Violence Serves

From Tom Englehardt:

… since the 1950s, body counting for the U.S. military has invariably signaled not impending victory, but disaster, and even defeat. In fact, one of the strangest things about the American empire has been this: Between 1945 and George W. Bush’s second term, the U.S. economy, American corporations, and the dollar have held remarkable sway over much of the rest of the world. New York City has been the planet’s financial capital and Washington its war capital. (Moscow, even at the height of the Cold War, always came in a provincial second.)

In the same period, the U.S. military effectively garrisoned much of the globe from the Horn of Africa to Greenland, from South Korea to Qatar, while its Navy controlled the seven seas, its Air Force dominated the global skies, its nuclear command stood ready to unleash the powers of planetary death, and its space command watched the heavens. In the wake of the Cold War, its various military commands (including Northcom, set up by the Bush administration in 2002, and Africom, set up in 2007) divided the greater part of the planet into what were essentially military satrapies. And yet, the U.S. military, post-1945, simply could not win the wars that mattered.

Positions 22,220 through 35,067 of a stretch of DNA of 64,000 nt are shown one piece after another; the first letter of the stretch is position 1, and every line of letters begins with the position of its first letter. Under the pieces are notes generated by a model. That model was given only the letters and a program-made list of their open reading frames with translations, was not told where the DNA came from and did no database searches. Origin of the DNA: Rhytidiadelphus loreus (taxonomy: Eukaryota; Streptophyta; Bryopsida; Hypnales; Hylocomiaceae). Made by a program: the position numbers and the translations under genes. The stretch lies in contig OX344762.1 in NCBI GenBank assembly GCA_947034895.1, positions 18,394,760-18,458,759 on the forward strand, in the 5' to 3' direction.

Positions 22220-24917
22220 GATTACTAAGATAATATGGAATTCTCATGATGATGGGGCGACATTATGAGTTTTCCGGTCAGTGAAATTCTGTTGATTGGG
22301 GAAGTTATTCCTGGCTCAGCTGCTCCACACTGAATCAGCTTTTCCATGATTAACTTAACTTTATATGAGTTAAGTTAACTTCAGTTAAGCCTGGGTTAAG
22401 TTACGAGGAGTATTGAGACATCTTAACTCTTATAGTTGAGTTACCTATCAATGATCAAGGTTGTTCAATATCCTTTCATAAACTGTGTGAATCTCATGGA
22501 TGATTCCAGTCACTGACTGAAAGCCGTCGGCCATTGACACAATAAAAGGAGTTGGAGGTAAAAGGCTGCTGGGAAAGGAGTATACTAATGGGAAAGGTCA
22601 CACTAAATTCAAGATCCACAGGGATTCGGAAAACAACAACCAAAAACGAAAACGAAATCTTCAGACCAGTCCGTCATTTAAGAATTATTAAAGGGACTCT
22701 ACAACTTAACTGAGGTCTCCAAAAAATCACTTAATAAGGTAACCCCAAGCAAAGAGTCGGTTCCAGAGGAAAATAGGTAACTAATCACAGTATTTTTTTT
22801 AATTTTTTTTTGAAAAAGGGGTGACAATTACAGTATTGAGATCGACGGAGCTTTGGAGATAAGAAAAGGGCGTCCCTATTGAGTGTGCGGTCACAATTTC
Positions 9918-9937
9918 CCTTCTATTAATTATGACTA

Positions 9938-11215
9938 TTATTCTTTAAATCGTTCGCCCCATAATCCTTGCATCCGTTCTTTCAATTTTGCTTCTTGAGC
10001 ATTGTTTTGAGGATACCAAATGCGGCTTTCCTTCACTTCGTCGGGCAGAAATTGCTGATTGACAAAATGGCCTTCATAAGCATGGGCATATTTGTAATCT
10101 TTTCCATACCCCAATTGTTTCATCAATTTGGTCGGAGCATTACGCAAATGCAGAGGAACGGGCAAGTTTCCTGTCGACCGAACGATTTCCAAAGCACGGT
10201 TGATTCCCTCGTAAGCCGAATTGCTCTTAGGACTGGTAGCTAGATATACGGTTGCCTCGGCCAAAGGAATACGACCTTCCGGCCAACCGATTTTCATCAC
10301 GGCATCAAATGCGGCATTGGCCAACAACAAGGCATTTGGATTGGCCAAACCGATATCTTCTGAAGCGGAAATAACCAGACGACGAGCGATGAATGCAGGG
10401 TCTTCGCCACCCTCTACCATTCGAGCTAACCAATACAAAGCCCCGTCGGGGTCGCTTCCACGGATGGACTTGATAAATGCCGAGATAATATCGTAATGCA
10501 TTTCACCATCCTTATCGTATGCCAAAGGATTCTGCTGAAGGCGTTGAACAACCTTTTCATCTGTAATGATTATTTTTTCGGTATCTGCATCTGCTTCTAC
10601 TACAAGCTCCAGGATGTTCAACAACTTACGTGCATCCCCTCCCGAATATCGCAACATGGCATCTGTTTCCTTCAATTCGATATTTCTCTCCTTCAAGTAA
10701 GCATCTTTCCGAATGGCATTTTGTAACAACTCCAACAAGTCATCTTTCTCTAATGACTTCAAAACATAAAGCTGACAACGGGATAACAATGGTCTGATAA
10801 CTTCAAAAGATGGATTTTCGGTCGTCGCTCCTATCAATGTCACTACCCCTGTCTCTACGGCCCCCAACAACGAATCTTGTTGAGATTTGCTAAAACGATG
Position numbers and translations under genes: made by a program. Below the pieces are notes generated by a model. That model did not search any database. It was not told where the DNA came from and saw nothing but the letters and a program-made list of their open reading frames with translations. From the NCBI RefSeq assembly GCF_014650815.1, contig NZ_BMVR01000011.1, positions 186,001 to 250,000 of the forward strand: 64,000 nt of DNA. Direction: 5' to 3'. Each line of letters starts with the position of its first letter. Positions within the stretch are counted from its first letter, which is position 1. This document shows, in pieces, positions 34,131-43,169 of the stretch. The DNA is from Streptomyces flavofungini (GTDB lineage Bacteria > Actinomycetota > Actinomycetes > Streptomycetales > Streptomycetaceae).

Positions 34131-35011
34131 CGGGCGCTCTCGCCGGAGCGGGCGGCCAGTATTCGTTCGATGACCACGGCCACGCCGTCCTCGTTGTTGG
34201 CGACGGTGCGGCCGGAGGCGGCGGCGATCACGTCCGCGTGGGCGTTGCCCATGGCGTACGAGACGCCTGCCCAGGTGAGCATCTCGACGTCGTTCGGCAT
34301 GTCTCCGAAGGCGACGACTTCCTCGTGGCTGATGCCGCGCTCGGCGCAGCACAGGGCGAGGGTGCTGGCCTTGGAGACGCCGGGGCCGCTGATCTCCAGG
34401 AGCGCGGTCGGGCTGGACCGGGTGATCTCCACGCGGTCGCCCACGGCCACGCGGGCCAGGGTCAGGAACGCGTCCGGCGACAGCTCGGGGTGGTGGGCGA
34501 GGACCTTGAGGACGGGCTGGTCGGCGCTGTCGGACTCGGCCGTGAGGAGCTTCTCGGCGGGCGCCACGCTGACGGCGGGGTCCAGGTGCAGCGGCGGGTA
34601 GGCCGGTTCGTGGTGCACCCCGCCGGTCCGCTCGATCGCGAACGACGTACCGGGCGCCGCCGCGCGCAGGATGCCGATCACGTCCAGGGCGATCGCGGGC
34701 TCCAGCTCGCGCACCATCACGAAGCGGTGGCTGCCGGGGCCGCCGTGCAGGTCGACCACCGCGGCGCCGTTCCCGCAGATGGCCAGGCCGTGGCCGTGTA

Because the neocons of the Bush administration brushed aside this counterintuitive fact, they believed themselves faced in 2000 with an unparalleled opportunity (whose frenetic exploitation would be triggered by the attacks of 9/11, the “Pearl Harbor” of the new century). With the highest-tech military on the planet, funded at levels no other set of nations could cumulatively match, the United States, they were convinced, was uniquely situated to give the phrase “sole superpower” historically unprecedented meaning. Even the Assyrians at their height, the Romans in their Pax Romana centuries, the British in the endless decades when the sun could never set on its empire, would prove pikers by comparison.

In this sense, President Bush, Vice President Dick Cheney, Secretary of Defense Donald Rumsfeld, National Security Advisor Condoleezza Rice, and the various neocons in the administration were fundamentalist idolaters — and what they worshipped was the staggering power of the U.S. military. They were believers in a church whose first tenet was the efficacy of force above all else. Though few of them had the slightest military experience, they gave real meaning to the word bellicose. They were prejudiced towards war.

Read it all here

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2 thoughts on “Violence Serves

  1. Hardly surprising to find them standing four square behind Israel’s assault on Gaza, then.

    Do you think they ever sit down and think that bombing people isn’t a good idea, especially when their objective is to undermine a particular regime or movement?

    • You’d think that they must think about it. Likely, it doesn’t hurt that there’s good money to be made for the military complex by doing the bombing. What’s a few bodies, more or less? Sorry, I’m feeling pretty cynical about this shit. Oh well. Happy New Year, right?

      Thanks for dropping in. 🙂

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